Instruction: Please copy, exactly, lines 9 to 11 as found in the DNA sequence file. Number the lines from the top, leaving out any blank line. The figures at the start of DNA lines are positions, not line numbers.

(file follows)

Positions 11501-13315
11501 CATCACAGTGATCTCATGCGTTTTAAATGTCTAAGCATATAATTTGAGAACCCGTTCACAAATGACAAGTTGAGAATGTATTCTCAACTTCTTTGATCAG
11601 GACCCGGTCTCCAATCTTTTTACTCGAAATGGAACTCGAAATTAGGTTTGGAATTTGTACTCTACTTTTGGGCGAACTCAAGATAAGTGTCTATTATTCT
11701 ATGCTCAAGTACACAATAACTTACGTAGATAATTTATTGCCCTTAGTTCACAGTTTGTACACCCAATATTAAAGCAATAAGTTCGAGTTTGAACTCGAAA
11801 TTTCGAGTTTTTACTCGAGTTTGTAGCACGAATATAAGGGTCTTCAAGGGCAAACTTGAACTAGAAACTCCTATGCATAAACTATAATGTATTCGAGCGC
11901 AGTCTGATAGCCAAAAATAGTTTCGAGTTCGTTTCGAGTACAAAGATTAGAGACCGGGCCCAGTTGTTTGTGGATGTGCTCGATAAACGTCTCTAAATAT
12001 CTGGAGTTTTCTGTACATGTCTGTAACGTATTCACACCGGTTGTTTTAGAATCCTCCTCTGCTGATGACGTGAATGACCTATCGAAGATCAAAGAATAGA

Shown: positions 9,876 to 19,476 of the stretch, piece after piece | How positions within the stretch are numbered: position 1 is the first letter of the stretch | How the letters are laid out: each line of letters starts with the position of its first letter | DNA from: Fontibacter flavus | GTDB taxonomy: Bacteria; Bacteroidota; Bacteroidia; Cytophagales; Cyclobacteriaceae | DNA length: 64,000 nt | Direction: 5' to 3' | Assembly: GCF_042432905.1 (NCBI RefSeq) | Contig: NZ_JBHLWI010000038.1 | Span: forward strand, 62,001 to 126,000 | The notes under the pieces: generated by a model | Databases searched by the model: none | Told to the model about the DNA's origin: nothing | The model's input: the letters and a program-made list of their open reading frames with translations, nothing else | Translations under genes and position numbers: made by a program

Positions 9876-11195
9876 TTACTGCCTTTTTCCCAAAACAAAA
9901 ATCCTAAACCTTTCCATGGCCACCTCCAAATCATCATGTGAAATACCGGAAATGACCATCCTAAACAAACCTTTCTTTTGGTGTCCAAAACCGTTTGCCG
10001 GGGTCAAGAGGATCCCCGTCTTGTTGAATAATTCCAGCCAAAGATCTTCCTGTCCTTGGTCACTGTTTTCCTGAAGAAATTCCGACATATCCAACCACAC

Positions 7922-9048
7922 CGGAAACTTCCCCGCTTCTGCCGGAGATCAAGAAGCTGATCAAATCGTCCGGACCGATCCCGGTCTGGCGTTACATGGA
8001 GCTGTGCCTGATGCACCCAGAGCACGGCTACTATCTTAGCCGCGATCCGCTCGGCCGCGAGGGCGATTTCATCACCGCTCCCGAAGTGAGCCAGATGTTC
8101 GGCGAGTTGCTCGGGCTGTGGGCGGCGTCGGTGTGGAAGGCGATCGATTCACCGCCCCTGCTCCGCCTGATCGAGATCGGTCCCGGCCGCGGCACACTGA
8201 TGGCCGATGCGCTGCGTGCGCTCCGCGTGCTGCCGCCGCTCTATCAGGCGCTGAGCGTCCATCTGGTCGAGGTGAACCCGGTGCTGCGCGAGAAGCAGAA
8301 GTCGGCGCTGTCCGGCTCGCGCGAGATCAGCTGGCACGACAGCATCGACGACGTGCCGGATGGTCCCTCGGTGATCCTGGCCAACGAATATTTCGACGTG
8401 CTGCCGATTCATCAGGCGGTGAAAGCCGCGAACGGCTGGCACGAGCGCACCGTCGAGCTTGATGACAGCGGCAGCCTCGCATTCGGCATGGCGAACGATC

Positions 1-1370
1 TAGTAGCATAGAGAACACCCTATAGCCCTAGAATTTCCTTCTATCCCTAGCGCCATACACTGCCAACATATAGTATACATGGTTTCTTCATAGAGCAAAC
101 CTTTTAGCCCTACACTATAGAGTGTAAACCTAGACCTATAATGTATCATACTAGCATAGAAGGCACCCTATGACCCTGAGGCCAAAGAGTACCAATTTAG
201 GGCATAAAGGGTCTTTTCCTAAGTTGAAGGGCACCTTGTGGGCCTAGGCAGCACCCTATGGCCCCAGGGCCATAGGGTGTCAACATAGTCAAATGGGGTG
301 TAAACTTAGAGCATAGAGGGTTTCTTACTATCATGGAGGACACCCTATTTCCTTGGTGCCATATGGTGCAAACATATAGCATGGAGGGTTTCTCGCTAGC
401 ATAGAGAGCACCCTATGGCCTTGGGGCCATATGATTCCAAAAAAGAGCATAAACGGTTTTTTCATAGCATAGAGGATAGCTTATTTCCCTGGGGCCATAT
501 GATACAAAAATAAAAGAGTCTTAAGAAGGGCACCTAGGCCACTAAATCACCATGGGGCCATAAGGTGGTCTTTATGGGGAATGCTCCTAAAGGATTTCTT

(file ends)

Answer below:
Positions 9876-11195
9876 TTACTGCCTTTTTCCCAAAACAAAA
9901 ATCCTAAACCTTTCCATGGCCACCTCCAAATCATCATGTGAAATACCGGAAATGACCATCCTAAACAAACCTTTCTTTTGGTGTCCAAAACCGTTTGCCG